Part DSELECT the OK button on the Format Cells menu to return to the main spreadsheet. Theentries 32.0 and 36.0 are now properly displayed. Any value which is entered into this block willbe displayed with one digit beyond the decimal point. This may seem an esoteric example inchanging a format, but for a chemist, we are now satisfied that all of our pressures have thesame number of significant figures after the decimal point.Exercise 4: Saving a SpreadsheetSELECT the windows box icon (circle) from the top left corner on the Toolbar. Select Save orSave As in the menu that appears. You will arrive at the same menu if you choose the Save orSave AS. Now, choose the Save As commands.At the top it (most likely) will have: Save File. SELECT the box on the left lableled Desktop.Then SELECT the icon on the top (a yellow folder). This allows you to create a new folder. Atthe top give the folder the name Chem. Then at the bottom of this window enter the file nameas "tutor1" and SELECT Save This is the working title for your spreadsheet book. Alwayschange this title to something that will help you to remember what you were working on.Note that the Notebook Title Bar (at the top of the Microsoft Excel window) indicates thefilename along with the .xls extension which identifies it as an Excel file.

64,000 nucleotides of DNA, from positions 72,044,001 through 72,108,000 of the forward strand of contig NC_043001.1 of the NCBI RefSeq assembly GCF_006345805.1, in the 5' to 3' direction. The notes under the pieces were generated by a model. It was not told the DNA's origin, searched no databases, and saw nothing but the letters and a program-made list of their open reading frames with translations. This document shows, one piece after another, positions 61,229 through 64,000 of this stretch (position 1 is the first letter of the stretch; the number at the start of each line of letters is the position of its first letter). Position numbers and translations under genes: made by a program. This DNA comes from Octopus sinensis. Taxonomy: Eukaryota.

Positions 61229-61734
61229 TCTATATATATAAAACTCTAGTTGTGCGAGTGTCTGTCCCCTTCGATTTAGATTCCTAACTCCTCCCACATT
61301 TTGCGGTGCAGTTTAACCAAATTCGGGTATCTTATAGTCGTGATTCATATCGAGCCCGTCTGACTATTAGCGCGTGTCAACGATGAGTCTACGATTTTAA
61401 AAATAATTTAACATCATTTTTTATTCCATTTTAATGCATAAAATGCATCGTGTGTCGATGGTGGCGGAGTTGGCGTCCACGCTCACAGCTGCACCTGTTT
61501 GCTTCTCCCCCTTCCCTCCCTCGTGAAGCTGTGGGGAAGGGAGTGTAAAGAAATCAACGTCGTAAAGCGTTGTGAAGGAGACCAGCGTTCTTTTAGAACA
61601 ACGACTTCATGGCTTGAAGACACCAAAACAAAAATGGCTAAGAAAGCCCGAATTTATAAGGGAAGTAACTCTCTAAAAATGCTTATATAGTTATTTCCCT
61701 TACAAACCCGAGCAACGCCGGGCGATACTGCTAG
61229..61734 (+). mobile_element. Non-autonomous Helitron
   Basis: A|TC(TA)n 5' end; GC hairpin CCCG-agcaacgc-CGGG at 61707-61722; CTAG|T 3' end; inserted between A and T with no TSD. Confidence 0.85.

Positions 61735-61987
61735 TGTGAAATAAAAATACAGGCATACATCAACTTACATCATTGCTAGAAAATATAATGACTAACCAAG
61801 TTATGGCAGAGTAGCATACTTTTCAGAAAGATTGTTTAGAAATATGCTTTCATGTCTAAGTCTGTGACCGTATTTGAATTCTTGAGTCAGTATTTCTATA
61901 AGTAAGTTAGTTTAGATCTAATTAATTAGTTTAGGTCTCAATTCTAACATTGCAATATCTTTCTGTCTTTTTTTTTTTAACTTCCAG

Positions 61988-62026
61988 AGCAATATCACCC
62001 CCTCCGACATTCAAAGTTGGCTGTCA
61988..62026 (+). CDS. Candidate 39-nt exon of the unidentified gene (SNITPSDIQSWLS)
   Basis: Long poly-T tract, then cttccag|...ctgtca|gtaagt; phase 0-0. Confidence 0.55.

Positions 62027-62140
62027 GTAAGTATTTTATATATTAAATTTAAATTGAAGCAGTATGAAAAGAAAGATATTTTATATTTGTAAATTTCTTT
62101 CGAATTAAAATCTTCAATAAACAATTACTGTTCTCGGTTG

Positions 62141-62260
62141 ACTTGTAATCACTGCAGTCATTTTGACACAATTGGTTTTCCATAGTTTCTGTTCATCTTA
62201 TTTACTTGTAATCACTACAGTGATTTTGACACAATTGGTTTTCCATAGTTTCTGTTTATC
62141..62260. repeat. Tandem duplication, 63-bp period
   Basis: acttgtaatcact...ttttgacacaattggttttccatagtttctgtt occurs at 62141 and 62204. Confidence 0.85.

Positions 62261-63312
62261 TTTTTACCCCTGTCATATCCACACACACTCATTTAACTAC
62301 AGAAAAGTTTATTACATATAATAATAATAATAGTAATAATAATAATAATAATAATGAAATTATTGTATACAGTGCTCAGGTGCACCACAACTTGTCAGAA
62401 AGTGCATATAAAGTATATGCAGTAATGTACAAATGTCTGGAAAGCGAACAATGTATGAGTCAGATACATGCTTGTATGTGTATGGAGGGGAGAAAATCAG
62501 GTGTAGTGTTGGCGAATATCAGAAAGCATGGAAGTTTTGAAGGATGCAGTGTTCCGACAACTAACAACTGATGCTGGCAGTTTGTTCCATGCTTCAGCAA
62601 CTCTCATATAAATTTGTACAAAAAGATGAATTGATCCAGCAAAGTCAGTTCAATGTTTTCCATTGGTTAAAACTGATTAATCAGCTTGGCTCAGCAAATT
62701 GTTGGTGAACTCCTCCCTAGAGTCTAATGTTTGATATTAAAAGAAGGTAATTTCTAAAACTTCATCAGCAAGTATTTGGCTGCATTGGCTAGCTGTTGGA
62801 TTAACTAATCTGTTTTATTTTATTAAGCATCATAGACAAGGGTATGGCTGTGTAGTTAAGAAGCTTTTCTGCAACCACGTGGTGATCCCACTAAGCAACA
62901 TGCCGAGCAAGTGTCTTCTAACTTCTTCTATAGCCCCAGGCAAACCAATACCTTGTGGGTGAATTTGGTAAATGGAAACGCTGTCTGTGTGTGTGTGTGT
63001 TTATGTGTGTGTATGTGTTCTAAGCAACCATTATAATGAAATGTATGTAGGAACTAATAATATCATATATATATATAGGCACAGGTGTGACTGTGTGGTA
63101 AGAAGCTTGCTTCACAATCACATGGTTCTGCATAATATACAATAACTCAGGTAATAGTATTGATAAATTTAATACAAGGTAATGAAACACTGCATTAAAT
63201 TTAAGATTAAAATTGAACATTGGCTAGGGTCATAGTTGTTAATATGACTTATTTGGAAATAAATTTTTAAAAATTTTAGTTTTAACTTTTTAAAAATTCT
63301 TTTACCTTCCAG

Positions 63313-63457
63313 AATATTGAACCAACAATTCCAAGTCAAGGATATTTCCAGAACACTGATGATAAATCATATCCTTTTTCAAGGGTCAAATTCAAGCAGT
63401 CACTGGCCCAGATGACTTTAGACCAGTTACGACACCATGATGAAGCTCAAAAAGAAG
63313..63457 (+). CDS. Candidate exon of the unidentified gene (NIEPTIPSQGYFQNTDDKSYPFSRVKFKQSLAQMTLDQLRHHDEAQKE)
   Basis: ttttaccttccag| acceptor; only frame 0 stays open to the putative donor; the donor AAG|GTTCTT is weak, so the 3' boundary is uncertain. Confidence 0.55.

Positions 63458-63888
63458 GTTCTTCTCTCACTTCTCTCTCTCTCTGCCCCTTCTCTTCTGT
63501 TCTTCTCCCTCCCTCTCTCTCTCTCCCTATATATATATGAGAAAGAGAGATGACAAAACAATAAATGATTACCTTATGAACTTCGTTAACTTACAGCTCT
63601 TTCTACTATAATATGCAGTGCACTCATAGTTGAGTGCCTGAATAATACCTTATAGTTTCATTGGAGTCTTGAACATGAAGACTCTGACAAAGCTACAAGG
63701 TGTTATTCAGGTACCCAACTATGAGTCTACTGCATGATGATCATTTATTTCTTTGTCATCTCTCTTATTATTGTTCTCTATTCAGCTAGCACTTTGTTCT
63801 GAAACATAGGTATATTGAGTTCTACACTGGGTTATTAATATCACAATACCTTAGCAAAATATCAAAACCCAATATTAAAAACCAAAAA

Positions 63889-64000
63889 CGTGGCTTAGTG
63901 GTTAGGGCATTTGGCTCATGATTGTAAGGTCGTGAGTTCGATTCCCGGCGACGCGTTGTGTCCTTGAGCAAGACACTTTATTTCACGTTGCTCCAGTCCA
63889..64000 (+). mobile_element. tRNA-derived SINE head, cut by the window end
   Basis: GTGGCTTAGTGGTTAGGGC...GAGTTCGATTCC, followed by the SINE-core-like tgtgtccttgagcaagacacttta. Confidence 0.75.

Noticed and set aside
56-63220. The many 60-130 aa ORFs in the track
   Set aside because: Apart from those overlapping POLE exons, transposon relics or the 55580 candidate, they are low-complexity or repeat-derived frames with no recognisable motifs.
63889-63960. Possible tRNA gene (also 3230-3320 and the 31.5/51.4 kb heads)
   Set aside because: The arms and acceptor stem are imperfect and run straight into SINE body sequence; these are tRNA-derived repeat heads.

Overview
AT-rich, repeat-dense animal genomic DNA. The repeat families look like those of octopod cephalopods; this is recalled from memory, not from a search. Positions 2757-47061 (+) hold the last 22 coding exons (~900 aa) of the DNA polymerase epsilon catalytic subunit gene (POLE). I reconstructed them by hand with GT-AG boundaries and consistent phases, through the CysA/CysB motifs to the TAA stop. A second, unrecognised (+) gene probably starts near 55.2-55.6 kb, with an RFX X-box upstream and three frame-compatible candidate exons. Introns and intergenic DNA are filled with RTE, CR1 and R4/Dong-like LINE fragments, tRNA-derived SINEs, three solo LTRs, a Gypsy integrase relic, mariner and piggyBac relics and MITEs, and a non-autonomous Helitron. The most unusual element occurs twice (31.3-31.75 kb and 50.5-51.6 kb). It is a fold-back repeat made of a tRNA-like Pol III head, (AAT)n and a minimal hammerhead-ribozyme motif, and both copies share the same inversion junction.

Exercise 5: Finding Your File(a) If you have used the file recently, the quickest way to retrieve it is to go throughDocuments. However, Windows will not allow too many files to accumulate in Documents, andwill purge address after a while. What 'a while' means is dependent upon usage.SELECT the Windows Start icon. Select Documents and you should find tutor1.(b) At the top left of the Windows environment is an icon titled My Computer. If you Doubleclick this (SELECTING twice the same icon in quick succession) you will find, among others,(C:). You will find the folder Chem in the window that comes up, and double-clicking on it willreveal the contents. You should find tutor1.(c) A final method of finding your file is to go to Windows Start. Go up to Programs over toWindows Explorer, within (C:), you will find the folder Chem in the left-hand window. Doubleclicking Chem , will bring up in the right-hand window that directory's contents. You should findtutor1.Exercise 6: Closing and Opening a FileThere are two common methods to close a file. In the course of closing the program, any fileyou have open will be closed. Or you can close a file without closing the program. These twoactions are represented by the two X's in the upper right corner. The X in the very top right (inthe Title Bar) will close the program, Microsoft Excel. If you have not saved the file since youhave made any changes, it will ask you if you wish to save the file. The other X (in the MenuBar or the File Title Bar) will close the file, but not the program. It will prompt you to save the fileyou have been working on.Opening your file uses the same methods as finding the file. We can do this because Windowsrecognizes that any file with the extension .xls is a Microsoft Excel file. If we choose a .xls file,be it from Documents, My Computer or Windows Explorer, Windows will recognize that it isassociated with Microsoft Excel. It will launch the program while opening the file.Exercise 7: Turning a Data entry into a Graph in Microsoft ExcelFor those of you who have made graphs in spreadsheets, making a graph in Microsoft Excel isboth easier and more accurate. The easier part is that it is made more clearly stepwise.To make a chart (or graph), SELECT some data. In our case, SELECT A3.A8. As before, putyour cursor over the highlighted cells and click on the Insert tab at the top of the xls windowand SELECT Chart or click on the picture of the chart located on the icon bar. Now you are inthe Chart Wizard Window. This window allows you to chart your data in four steps.Step 1 is selecting the chart type. For this particular set of data we want an XY chart. SELECTthe chart XY(scatter) from the menu. Select the one with points only, do not pick the one withlines. We can add lines at a later date.Beware: the default Chart Type is NOT what we want. We want an XY Chart.